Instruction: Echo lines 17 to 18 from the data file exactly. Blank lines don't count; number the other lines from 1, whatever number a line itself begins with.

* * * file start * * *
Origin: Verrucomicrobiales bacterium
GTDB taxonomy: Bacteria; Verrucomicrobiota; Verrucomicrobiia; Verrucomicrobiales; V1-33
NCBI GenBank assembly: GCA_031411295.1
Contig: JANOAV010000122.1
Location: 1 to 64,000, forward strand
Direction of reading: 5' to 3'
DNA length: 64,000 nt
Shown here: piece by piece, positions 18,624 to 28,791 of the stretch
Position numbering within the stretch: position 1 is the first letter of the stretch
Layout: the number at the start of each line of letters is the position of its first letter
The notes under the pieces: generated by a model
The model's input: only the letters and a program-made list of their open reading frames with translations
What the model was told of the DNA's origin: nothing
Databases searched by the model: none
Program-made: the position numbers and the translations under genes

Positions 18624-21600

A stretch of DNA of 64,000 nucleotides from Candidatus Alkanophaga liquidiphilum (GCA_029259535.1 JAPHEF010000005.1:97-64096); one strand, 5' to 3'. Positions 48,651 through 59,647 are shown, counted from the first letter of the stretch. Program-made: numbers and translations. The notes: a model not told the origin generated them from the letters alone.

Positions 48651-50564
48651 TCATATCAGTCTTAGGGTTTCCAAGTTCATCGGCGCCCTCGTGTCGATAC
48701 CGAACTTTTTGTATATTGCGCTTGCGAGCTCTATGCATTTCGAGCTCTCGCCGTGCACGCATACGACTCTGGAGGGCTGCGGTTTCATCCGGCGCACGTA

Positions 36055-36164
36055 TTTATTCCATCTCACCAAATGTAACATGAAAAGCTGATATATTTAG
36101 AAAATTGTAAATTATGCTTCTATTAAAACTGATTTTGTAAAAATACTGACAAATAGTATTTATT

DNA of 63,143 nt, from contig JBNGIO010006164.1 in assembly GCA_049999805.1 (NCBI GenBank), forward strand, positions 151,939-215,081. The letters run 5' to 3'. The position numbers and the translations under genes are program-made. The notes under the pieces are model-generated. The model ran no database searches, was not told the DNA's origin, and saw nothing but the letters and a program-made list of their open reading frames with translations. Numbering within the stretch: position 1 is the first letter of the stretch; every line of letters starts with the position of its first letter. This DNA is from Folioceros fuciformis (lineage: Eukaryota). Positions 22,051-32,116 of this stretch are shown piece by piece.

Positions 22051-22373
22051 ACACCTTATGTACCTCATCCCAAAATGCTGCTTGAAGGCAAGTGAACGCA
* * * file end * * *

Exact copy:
A stretch of DNA of 64,000 nucleotides from Candidatus Alkanophaga liquidiphilum (GCA_029259535.1 JAPHEF010000005.1:97-64096); one strand, 5' to 3'. Positions 48,651 through 59,647 are shown, counted from the first letter of the stretch. Program-made: numbers and translations. The notes: a model not told the origin generated them from the letters alone.

Positions 48651-50564